Lemcke: I guess it would read something like: “Focus suddenly, see suddenly, a last chance, possibly a lost chance, these facts, these drugs, resembling certainty, having the promise of a certain cure, uncertainty about this all, my imperfect sight, seen clearly, not clearly at all, imperfect, not certain, in perfect sight.” The words are meant to be seen or felt as conceptual clusters, floating in and out of meaningfulness. I made this drawing using alphabet stencils in very faint graphite on paper. Initially, it just looks like a plain piece of paper on the wall. You can barely see the text. First you see a faint cluster of words on the page that may or may not seem to relate to dying or loss. Slowly the name of the drug becomes legible along the vertical axis, only to retreat back into the cluster of words that provisionally holds its meaning. I was aware of all of the new HIV/AIDS “wonder drugs” that were coming out in the press and on the market at the time. I wanted to make this series of works that gestured toward the range of emotions attached to these drugs: the evasiveness, uncertainty, and precarity of hope for possible “cures” that were coming into sight and then becoming unfocused, lost. These mesostic AIDS poems, which are composed of words about being in the wake of death, also contain within them a way of living with AIDS.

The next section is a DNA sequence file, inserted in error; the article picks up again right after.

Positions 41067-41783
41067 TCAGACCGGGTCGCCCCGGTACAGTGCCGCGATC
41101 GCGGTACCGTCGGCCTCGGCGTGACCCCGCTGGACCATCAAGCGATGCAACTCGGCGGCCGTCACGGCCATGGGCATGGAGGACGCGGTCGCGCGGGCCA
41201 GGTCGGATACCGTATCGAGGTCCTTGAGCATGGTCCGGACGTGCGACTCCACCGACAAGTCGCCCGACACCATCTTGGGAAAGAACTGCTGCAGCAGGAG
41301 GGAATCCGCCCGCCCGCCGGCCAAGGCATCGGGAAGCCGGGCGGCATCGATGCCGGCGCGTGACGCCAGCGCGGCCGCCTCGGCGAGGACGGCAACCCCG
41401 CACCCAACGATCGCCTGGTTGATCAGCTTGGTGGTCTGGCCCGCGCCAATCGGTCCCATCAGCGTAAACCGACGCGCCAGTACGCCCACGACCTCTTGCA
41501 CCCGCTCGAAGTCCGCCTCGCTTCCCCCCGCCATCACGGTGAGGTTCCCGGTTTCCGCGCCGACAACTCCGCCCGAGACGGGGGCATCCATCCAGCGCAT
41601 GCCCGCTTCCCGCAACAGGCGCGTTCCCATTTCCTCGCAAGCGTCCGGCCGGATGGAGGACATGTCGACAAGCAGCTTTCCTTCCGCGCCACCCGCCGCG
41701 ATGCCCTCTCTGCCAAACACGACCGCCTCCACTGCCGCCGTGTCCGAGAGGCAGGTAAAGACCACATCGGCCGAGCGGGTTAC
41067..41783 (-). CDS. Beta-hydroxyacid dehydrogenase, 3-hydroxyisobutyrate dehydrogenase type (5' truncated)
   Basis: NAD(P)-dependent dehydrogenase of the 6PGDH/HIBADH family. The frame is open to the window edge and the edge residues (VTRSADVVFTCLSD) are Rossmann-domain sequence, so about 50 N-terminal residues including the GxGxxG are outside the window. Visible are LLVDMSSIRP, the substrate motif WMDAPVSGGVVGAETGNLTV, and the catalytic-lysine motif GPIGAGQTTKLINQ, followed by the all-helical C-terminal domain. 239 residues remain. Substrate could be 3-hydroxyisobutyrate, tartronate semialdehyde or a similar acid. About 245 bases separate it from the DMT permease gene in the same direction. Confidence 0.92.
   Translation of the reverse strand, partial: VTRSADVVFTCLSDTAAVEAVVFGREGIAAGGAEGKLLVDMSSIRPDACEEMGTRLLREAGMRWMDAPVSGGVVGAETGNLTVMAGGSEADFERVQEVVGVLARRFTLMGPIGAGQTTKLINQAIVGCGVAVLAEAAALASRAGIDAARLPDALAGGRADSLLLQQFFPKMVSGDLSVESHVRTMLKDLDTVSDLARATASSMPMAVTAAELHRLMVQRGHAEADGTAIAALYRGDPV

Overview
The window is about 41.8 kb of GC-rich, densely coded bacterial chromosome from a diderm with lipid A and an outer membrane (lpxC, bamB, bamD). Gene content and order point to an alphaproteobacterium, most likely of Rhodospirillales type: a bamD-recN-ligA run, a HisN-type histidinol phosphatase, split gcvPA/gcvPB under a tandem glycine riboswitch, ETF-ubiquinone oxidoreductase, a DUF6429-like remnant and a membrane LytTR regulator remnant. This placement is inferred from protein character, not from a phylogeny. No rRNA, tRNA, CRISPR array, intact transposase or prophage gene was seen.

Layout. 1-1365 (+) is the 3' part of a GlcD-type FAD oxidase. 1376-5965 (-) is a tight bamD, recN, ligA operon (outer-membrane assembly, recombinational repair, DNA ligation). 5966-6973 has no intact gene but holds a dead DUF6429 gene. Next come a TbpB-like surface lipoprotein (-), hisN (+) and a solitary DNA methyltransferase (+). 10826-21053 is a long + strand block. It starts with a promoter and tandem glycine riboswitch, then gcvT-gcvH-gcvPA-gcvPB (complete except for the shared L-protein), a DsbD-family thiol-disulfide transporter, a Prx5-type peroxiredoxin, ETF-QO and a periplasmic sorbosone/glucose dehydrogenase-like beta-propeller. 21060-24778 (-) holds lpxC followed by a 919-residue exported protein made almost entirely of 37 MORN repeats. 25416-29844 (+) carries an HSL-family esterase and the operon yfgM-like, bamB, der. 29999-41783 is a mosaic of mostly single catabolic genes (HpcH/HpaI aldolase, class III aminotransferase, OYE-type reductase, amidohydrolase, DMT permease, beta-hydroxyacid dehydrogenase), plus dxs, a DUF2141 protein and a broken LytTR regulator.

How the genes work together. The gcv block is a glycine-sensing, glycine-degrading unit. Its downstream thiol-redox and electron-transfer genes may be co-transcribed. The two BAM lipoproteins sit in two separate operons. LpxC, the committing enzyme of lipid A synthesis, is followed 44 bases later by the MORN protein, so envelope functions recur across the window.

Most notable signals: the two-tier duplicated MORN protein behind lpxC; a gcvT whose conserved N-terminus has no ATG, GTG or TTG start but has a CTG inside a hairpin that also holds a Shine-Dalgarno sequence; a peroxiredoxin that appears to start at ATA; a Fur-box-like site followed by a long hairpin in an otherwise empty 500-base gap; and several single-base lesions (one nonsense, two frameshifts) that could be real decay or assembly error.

Takemoto: Jacques Derrida writes about the double valence of “pharmakon” as both a poison and a cure. Didn’t many of the early HIV/AIDS drugs also have devastating side effects?
Lemcke: Absolutely. At the beginning of the crisis, many of the drugs and the dosages were completely experimental and so harsh on the system that people wondered which was worse, the disease or the cure.